Interesting reading. Planning a trip from South Africa. Any South Africans did this trip?
Thank you, Matt, for this invaluable info . We are going in May/June – basing ourselves for 6 nts in the Old City.
Logan, I’m from Cape Town – we are going in May/June.
I’m preparing our church newsletter and wanted to include information on the Via Dolorosa. Your pics and information will be very helpful and they have also peaked my interest in going to Jerusalem and actually walking this walk. Thanks for sharing.
Hi Matt. I liked your Stations of the Cross Via Dolorosa pics. I’ve been to Jerusalem 3 times now & walked the Via Dolorosa every time. I recently came across some pics taken by Louis de Clerq (French) in 1859-60 (they were displayed in a courtyard at the beginning of the Via Dolorosa). They, too, are of the Stations of the cross & I’ve looked at them alongside yours to get a then & now (old & new). Thought I’d let you know Matt. Thanks. Phil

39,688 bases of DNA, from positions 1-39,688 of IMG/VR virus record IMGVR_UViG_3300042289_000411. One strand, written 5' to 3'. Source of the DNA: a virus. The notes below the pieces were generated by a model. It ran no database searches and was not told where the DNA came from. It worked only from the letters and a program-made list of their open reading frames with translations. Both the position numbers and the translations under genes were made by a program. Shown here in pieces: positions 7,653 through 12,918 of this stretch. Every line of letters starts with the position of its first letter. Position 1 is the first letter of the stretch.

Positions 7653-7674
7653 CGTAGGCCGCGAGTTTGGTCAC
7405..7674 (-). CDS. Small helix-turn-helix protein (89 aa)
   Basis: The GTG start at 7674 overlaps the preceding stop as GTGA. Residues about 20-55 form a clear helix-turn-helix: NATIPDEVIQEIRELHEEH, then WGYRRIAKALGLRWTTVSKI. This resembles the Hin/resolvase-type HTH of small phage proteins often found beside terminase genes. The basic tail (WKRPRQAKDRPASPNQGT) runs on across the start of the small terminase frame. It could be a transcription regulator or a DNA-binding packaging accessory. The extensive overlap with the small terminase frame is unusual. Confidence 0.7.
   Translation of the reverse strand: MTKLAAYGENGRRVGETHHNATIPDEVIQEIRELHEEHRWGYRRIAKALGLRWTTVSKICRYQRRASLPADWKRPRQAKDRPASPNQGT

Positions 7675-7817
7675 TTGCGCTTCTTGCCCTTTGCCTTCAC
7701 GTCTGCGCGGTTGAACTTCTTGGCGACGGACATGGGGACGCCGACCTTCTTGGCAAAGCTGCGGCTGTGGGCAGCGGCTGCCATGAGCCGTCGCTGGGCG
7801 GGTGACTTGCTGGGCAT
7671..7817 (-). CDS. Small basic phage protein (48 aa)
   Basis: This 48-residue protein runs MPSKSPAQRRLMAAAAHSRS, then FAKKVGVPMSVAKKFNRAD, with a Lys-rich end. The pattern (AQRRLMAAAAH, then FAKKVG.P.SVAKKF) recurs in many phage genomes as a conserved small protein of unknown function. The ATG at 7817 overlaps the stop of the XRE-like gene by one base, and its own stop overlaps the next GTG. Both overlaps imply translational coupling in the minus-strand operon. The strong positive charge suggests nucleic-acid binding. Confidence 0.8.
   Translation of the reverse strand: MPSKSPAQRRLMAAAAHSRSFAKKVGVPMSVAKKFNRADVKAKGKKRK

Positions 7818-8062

I missed one of the stations in my notes so your blog was most helpful. I just got back from Jerusalem yesterday. I saw above that someone was concerned about safety. As always you need to be alert but it was quite safe when we were there.
Love you this guide you put together. I would like to put together something a little simpler — just a slideshow showing all 14 stations of the Via Dolorosa — for the website I work for, Aleteia.org. Would it be possible to use your images if I were to give you credit? Thanks so much! Zelda Caldwell